Venezuela, the Mecca of nightmares

Five Trinitarian Muslims lived a nightmare in the coolest destination in the world. When they traveled to Caracas to process the visa required to go on pilgrimage to Mecca, they were detained by the political police on terrorism charges. They spent two years, six months and 25 days in the cells of Sebin (Bolivarian National Intelligence Service). Then, and to not acknowledge the error of imputing five innocent persons, the judge issued a penalty equal to the time they were locked up. The solution does not return the lost time to five foreigners who lived through the tragedy of dealing with the perverse and ineffective Judiciary created by chavismo.

24 December 2017

When listening to the story of the five Trinitarians who were in a Venezuelan prison for over two years it is inevitable to think that it is about a movie or a case of the British documentary-docudrama "Banged Up Abroad". There is a more distant reference, but that may be relevant to the case. In the late seventies, when Venezuela was the dreamed destination of Latin Americans victims of military dictatorships and the economic chaos of their countries, the Ministry of Tourism of the time imposed the slogan "Venezuela, a country to love". When, on November 25, 2016, the Trinitarians left to their country, after two years of uncertainty at the headquarters of the political police of Nicolás Maduro’s regime, they could not endorse the slogan. The government of Nicolás Maduro was responsible for letting them know otherwise, during their time in prison.

In early 2014, they arrived in the country to process the visa to go on pilgrimage to Mecca. Dominic Pitilal, Andre Battersby, Charles Wade, Asim Luqman and Leslie Deslie were staying with their relatives at the Plaza Palace hotel in Sabana Grande, a business area of Caracas, in the height of the protests against Nicolás Maduro’s government in March 2014. Officials of the Bolivarian Intelligence Service (Sebin) and the Administrative Service of Identification, Migration, and Immigration (Saime) raided their rooms in response to some anonymous reports warning that a group of illegal aliens in the country; as described in the court record.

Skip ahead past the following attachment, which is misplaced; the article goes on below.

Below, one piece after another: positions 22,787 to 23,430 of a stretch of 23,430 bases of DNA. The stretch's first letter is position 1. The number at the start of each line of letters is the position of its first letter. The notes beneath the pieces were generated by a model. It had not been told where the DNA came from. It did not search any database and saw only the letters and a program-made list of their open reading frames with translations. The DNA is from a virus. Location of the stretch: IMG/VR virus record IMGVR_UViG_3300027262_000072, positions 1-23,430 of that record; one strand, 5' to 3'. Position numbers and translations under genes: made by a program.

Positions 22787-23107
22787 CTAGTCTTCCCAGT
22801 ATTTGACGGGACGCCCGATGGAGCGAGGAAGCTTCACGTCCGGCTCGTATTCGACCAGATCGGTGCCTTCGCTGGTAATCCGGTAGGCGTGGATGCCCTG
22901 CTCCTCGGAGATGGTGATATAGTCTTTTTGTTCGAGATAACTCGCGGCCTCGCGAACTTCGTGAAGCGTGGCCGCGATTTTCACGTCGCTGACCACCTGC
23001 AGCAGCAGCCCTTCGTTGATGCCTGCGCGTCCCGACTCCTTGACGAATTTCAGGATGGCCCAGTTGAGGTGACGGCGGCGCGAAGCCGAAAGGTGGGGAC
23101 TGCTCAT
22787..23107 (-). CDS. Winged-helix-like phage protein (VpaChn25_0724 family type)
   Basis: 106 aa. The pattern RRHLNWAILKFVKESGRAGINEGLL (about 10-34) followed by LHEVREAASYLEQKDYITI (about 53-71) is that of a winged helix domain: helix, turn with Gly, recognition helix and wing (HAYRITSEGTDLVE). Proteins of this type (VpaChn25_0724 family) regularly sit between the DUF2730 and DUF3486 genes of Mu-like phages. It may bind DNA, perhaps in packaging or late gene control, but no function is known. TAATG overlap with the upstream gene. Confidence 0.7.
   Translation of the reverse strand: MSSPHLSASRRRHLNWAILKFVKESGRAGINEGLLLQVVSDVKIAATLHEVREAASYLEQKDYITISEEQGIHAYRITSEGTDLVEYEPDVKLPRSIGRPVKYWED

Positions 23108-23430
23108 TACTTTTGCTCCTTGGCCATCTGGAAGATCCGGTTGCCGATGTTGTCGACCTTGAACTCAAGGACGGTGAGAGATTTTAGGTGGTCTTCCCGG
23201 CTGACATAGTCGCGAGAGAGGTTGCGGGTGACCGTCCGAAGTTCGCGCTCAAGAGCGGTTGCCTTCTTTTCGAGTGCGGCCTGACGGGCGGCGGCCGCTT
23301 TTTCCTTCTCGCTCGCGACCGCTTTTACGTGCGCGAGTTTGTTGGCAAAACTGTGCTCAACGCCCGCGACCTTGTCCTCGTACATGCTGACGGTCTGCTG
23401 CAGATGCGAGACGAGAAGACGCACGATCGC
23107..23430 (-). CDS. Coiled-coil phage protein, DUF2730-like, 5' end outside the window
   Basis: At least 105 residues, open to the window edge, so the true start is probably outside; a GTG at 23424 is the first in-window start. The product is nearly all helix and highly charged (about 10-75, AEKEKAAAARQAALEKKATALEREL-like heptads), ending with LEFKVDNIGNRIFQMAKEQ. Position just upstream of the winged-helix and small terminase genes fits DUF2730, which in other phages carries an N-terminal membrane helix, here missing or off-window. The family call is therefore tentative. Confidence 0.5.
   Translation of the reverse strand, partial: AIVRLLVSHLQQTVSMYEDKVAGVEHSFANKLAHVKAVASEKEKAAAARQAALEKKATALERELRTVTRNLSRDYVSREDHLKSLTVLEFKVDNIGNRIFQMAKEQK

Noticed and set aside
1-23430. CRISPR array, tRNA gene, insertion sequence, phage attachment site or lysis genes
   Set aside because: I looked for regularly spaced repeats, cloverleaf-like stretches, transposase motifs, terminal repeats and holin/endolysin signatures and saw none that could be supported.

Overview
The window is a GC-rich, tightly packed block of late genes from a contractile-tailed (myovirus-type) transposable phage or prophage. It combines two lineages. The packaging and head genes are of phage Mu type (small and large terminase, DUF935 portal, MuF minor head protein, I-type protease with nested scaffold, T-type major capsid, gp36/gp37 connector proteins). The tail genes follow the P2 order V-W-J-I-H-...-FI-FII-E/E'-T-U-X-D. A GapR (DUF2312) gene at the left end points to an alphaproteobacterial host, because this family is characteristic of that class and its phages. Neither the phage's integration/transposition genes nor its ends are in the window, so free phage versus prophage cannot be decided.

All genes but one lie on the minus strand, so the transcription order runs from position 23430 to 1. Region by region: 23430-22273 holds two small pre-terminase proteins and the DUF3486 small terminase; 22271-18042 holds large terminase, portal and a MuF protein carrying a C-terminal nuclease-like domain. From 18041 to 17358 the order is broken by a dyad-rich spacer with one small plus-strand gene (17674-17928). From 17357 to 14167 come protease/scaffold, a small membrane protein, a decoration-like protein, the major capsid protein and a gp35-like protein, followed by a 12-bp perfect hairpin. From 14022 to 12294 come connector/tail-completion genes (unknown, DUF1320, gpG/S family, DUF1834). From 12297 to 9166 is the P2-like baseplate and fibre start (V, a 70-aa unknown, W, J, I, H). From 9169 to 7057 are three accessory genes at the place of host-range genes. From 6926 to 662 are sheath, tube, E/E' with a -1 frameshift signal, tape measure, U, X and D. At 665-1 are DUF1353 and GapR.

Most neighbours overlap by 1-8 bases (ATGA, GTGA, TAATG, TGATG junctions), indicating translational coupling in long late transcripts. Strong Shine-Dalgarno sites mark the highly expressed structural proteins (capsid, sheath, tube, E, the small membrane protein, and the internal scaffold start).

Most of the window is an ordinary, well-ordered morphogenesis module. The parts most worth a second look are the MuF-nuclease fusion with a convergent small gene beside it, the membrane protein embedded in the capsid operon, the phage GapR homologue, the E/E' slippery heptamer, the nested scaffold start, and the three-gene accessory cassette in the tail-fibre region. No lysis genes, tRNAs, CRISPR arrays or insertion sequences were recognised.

In the raid, electronic devices, a badge of the Municipal Police of Chacao, 66 passports, a green field jacket with an emblem of the Bolivarian National Patriotic Armed Forces, clothing and 5.11-brand implements usually used for strategies tactics, and cash (both foreign and local currency) were seized. The Trinitarians always assured that they took an approximate of 100 thousand dollars from them; however, the amount on the records was much lower.

Among the electronic devices obtained was a cell phone owned by Dominic Pitilal that contained a video and photographs where he and his companions could supposedly be observed in a shooting practice in the polygon of the National Police. This recording was used by the authorities to lock them in the headquarters of Sebin, in El Helicoide, and take the five foreigners to trial, together with three other Venezuelans, for the crime of terrorism.

From Terrorists to Intruders

Two years, six months and 25 days after the raid and arrest of the tourists, the Judge of the 12th Trial Court, María Eugenia Núñez, at 1 am on October 15, 2016, found the citizens from Trinidad and Tobago guilty of espionage based on circumstantial evidence and unlawful association and imposed a penalty that matched exactly with the time they had been imprisoned. They received their release card, but it was not until a month and a half later, at the end of November 2016, when Sebin officials released them and later on they were deported.